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Case-Hardened Precision Gear Racks

Case-Hardened Precision Gear Racks

An innovative carburized case-hardening process that increases the strength of precision gear racks, including the tooth flanks and root, maximizes power density, stiffness and performance. The Strong Line class of gear racks from Atlanta Drive Systems Inc. enables designers to use smaller rack sizes, compared to traditional gear racks, and can increase the performance of existing systems.

"What is revolutionary is that this is the first rack on the market that is completely case-hardened with root-hardened teeth. It achieves the maximum power density, since there isn't anything more you can do to the rack to increase the power it can transmit," says John Entwistle, vice president of engineering with Atlanta Drive Systems. "For design engineers, it decreases the size of the rack required in applications. The more power-dense rack makes it possible to have smaller designs, and the rack required for an application typically drops down a size. In existing applications, the new rack increases the capabilities and performance of the design."

"By completely case-hardening the rack, you harden the root as well as the sides and back of the rack and the mounting holes. This allows the back surface of the racks to be used with cam follower roller bearings for guiding the axis," Entwistle continues. The racks are precision ground on the teeth and all sides to achieve extremely accurate pitch deviation and parallelism. Rack mounting holes are optimized for maximum holding force to insure the rack remains stationary under high forces.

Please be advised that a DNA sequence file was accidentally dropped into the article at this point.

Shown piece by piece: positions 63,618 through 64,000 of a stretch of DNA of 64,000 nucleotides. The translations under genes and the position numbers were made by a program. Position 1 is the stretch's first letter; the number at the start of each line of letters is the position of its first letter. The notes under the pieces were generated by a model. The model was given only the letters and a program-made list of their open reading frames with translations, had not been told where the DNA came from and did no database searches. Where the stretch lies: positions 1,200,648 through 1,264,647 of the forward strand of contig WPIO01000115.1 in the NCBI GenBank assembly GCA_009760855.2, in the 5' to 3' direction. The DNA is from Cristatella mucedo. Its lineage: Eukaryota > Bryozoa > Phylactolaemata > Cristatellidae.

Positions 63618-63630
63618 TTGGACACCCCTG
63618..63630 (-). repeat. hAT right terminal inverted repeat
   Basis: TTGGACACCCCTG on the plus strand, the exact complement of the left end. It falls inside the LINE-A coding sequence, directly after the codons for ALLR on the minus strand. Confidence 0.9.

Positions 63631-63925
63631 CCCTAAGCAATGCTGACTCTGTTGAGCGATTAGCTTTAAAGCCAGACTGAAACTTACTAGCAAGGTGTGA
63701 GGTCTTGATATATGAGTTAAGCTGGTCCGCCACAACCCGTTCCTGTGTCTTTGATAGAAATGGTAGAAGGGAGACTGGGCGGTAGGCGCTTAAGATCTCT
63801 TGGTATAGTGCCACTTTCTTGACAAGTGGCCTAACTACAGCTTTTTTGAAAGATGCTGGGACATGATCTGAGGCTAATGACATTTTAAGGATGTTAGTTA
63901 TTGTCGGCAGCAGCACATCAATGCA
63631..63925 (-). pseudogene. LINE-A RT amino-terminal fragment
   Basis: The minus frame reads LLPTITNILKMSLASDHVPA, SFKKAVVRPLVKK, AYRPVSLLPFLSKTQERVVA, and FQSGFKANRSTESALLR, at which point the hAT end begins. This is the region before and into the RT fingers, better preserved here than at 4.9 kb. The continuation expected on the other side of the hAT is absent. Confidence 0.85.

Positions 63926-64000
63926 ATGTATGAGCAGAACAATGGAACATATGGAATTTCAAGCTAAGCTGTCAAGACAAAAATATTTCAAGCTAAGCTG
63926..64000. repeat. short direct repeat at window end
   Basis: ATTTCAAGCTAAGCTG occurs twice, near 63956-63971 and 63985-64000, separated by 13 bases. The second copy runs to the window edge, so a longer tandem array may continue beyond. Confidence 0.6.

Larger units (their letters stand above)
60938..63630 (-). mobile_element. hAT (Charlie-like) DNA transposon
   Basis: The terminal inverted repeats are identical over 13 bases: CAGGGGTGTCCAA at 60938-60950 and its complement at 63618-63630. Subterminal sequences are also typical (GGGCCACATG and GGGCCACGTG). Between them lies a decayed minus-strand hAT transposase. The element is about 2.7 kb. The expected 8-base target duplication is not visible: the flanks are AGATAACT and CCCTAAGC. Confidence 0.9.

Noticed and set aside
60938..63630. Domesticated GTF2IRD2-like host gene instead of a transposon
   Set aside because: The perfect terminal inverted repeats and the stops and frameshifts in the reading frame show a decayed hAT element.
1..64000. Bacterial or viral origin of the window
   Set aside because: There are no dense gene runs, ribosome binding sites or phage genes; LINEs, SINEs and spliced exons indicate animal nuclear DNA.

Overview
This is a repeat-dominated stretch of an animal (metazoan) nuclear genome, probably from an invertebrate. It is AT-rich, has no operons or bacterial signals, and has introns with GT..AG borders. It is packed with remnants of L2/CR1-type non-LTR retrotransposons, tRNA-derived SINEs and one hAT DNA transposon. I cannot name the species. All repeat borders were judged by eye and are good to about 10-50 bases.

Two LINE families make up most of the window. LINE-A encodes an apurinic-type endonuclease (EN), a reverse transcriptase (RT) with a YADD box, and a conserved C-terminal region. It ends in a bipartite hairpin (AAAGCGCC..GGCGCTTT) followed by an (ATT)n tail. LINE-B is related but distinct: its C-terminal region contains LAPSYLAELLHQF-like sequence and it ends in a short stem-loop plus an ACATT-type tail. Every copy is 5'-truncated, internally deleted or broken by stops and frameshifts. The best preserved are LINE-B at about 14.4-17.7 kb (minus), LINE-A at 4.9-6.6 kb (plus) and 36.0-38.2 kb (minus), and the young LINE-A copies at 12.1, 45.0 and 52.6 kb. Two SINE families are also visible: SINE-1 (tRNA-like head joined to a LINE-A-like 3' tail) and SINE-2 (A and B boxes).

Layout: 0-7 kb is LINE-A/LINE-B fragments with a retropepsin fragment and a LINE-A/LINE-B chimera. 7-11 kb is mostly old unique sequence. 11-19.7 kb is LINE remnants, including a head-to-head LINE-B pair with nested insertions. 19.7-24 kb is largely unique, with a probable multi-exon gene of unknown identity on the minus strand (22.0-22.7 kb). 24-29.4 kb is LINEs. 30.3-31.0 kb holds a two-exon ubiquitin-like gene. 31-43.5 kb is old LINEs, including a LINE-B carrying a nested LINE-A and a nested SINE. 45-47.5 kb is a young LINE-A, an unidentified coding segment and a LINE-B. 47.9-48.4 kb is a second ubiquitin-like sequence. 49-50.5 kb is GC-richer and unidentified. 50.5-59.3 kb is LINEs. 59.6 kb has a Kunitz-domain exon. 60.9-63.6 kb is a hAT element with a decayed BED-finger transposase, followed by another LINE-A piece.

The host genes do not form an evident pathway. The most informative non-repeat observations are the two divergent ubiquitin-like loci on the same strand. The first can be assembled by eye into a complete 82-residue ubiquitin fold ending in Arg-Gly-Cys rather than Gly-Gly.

Racks are typically sized based on the acceleration and torque needed for a machine to ramp up-to-speed. The new racks allow the design to push harder during acceleration and carry more mass. With root hardening, the rack is also stiffer and there is less deflection under load.

Case-Hardened Precision Gear Racks

Entwistle says there is more demand for hardened racks now, especially with machine tool and aerospace customers who need the stiffness and power density that the rack provides. With this new product, we are showing a way to increase the forces that a rack can transmit and increase the performance of a machine.

With a simple, soft milled gear rack, the limits to the amount of force that can be transmitted are based on the bending and pitting strength of the teeth. Because the teeth are soft, the limit is the pitting strength or contact pressure between teeth. Hardening the teeth increases the allowable contact pressure and changes the limit from pitting strength to bending strength.

There are racks available on the market where the flanks are hardened to increase the allowable contact pressure. So the only way to further increase the capacity of the rack is to root-harden the base of the teeth. But it's very difficult to reach between the teeth with an induction hardening process, and is expensive and difficult to control.

With rack-and-pinion applications, Entwistle says there are always several solutions for a machine, at several different price points. The hardened racks provide a high-end solution for engineers designing high-performance machines. The Strong Line gear racks are available in straight and helical versions, and can be combined with precision pinions and servo reducers to create an ultra-high-precision rack-and-pinion drive system.
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